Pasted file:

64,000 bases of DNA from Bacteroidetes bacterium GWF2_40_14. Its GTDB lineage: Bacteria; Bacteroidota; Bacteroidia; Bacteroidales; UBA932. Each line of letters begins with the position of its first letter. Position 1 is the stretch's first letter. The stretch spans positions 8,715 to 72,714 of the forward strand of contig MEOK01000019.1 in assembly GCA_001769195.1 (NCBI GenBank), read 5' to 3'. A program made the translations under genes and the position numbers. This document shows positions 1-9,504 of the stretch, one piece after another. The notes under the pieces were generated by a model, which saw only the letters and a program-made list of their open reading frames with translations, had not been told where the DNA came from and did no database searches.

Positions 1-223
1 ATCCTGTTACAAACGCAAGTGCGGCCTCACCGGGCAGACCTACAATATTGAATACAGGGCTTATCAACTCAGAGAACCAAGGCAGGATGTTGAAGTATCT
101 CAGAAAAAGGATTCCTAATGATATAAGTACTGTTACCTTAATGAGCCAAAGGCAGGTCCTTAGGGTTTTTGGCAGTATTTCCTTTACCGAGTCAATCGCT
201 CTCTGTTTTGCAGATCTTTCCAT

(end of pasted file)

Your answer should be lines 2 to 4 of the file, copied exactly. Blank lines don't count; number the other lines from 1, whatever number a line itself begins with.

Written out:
Positions 1-223
1 ATCCTGTTACAAACGCAAGTGCGGCCTCACCGGGCAGACCTACAATATTGAATACAGGGCTTATCAACTCAGAGAACCAAGGCAGGATGTTGAAGTATCT
101 CAGAAAAAGGATTCCTAATGATATAAGTACTGTTACCTTAATGAGCCAAAGGCAGGTCCTTAGGGTTTTTGGCAGTATTTCCTTTACCGAGTCAATCGCT